What Go devs call slices are what I think of as a “three-finger data structure”.

Coming from a C background, I know pointers well, and they’re basically a one-finger data structure. They point somewhere; that’s it. They track one dimension.

Usually, the next step up the ladder of complexity is the two-finger/two-dimenson data structure. Now I don’t mean matrices; everything here is stall an arrayish listish data type. I’m talking about pointer + length. This contrast, between one- and two-finger data structures, can be clearly seen with the null-terminated-C-strings vs finite-length-Pascal-strings.

Many programmers are comfortable not just with one-finger data structures, but also two-finger variants. What I don’t think comes familiar to a lot of us, though, are the three-finger ones. Not saying we can’t learn, but we don’t see them all the time.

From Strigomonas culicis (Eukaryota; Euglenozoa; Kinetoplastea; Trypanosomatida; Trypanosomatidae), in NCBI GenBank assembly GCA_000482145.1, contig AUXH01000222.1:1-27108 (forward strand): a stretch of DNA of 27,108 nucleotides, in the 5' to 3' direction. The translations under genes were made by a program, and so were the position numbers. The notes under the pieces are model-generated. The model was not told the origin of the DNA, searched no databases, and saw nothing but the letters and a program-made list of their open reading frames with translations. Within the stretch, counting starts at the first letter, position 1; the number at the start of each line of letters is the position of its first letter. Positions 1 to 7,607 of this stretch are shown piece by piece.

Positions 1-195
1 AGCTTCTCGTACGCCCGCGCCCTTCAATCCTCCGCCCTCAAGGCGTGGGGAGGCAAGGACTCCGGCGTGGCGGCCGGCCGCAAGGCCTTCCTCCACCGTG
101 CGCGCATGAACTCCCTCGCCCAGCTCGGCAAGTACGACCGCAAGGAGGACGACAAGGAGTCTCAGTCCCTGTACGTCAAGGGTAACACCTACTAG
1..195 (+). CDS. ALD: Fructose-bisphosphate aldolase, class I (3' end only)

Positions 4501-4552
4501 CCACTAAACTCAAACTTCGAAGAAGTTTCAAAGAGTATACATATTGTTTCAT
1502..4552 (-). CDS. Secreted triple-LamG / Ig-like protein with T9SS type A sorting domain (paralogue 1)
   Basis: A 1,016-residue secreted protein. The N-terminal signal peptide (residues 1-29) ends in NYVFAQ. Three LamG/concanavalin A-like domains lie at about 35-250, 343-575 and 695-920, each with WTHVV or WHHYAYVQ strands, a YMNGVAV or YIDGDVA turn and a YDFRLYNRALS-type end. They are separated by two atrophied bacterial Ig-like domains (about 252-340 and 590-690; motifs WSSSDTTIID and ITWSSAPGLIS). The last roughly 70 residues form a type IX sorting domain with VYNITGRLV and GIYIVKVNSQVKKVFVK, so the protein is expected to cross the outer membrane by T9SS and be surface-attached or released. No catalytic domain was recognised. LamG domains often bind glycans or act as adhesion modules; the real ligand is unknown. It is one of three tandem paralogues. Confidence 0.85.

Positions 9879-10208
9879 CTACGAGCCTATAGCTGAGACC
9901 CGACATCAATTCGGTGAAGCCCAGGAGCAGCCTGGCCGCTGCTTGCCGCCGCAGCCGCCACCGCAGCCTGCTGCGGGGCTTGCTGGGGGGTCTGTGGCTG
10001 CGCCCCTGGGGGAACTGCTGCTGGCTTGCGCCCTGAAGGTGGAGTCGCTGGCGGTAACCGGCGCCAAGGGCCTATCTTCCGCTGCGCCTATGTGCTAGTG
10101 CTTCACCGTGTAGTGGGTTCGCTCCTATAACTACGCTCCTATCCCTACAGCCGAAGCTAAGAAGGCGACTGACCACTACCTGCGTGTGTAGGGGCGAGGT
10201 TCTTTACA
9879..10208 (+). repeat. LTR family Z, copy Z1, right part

What would the finger point to? Does the second finger change? What possibilities, unseen before, can arise?

1 finger: C strings

  • your thumb marks the first element

2 fingers: Pascal strings

  • your thumb marks the first element
  • your index finger marks the last element (Length!)

3 fingers: Go slices

  • your thumb marks the first element
  • your index finger marks the last element you care about (Length!)
  • your pinky marks the last element that’s known to exist (Capacity!)

This means you can actually expand a slice in Go by moving your index finger towards your pinky. In code, this would look like:

s = s[:cap(s)]

If it’s not obvious, you may only grow slices rightwards, never leftwards.

By default, subslices will keep the capacity of the (larger) slice.

s := [100]int{}
x := s[:5]
// x's thumb = s's thumb
// x's length is 5
// x's capacity is 100

To limit the capacity to the length (to prevent expanding the slice later),

s := [100]int{}
x := s[:5:5] // [thumb : index : pinky]
// x's thumb = s's thumb (defaults to 0)
// x's length is 5 (index - thumb)
// x's capacity is 5 (pinky - thumb)